and to city streets if they're congested.
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    But the amazing thing
    about most American cities that I work in,
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    the more typical cities,
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    is that they have a lot of streets
    that are actually oversized
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    for the congestion
    they're currently experiencing.
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    This was the case in Oklahoma City,
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    when the mayor came running
    to me, very upset,
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    because they were named
    in Prevention Magazine
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    the worst city for pedestrians
    in the entire country.
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    Now that can't possibly be true,
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    but it certainly is enough
    to make a mayor do something about it.
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    We did a walkability study,
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    and what we found, looking
    at the car counts on the street --
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    these are 3,000-, 4,000-, 7,000-car counts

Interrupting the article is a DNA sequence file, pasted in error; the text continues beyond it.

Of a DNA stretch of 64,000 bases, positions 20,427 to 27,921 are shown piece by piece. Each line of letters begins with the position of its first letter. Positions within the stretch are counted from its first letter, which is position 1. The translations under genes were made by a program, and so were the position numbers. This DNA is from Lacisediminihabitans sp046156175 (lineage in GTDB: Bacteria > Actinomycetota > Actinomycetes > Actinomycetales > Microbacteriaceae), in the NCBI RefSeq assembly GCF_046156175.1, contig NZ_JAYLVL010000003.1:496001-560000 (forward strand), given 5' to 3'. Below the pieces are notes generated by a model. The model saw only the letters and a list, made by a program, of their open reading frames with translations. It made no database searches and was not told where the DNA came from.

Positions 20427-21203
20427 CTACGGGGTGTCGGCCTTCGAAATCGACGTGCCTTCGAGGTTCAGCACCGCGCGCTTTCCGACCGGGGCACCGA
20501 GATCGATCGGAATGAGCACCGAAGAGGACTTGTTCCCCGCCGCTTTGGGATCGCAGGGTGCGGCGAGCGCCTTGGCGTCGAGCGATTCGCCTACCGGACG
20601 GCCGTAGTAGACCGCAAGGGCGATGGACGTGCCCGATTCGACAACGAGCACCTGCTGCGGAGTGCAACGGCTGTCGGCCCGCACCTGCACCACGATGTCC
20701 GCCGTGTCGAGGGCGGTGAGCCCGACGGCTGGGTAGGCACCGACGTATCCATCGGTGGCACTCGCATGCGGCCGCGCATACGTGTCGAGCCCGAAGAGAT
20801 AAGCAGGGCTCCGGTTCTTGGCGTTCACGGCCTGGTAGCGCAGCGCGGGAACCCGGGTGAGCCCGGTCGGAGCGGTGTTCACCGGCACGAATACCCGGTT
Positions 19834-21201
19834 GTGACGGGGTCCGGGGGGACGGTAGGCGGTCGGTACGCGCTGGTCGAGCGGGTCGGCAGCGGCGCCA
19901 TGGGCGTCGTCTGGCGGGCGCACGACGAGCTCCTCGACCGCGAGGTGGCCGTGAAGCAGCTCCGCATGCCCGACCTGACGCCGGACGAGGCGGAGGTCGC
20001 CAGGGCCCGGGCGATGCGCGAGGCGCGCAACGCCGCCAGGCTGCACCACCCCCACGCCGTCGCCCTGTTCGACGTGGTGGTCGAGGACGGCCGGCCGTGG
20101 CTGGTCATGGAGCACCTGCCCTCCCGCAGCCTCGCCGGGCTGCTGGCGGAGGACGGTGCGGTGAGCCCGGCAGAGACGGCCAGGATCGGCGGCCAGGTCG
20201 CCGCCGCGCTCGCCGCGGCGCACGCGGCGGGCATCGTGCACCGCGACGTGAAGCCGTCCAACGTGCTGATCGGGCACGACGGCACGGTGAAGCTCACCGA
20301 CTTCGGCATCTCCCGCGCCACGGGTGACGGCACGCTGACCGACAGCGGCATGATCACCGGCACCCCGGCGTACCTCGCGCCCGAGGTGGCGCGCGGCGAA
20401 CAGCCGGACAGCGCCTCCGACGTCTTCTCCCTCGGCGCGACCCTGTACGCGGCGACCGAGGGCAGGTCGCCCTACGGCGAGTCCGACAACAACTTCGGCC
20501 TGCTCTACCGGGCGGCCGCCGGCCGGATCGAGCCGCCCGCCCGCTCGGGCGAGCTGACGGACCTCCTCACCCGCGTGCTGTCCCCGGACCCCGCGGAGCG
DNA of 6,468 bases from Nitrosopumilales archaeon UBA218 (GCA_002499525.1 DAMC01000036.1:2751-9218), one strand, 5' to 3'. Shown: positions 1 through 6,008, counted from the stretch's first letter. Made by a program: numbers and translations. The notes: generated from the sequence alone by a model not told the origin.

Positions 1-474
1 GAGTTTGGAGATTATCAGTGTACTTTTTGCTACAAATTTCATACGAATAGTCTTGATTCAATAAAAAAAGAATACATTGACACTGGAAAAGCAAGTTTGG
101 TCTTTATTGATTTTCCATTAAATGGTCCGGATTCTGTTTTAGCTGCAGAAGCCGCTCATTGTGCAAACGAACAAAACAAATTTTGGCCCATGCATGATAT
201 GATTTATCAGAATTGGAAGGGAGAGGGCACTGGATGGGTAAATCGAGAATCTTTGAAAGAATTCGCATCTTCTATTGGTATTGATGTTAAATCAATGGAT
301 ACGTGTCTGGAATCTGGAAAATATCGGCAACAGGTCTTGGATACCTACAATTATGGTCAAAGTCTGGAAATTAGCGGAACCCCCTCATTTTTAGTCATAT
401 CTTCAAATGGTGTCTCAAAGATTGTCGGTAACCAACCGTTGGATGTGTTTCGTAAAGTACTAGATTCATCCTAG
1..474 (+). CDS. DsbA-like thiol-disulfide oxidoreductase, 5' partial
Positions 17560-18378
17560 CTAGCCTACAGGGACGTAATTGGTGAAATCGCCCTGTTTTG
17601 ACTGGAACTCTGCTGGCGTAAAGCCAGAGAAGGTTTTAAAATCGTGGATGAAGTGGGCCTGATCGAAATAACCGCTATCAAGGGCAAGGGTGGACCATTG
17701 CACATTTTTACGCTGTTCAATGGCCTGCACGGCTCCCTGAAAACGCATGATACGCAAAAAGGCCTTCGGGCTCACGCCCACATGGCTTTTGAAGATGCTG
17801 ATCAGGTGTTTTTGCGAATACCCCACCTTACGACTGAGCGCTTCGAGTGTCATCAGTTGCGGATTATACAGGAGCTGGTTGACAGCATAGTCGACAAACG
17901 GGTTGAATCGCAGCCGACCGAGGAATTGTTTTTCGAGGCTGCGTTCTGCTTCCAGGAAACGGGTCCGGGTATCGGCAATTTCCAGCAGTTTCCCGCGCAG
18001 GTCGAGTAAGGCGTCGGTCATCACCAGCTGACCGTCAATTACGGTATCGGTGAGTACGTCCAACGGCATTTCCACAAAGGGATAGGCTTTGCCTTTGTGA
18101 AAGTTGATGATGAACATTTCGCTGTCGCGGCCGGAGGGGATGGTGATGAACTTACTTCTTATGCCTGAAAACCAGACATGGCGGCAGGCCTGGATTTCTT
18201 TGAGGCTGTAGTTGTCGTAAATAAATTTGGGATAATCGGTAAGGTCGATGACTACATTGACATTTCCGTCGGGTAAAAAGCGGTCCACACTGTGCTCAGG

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    and we know that two lanes
    can handle 10,000 cars per day.
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    Look at these numbers --
    they're all near or under 10,000 cars,
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    and these were the streets
    that were designated
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    in the new downtown plan
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    to be four lanes to six lanes wide.
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    So you had a fundamental disconnect
    between the number of lanes
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    and the number of cars
    that wanted to use them.
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    So it was my job to redesign
    every street in the downtown
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    from curb face to curb face,
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    and we did it for 50 blocks of streets,
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    and we're rebuilding it now.
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    So a typical oversized street to nowhere
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    is being narrowed, and now
    under construction,
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    and the project is half done.
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    The typical street like this, you know,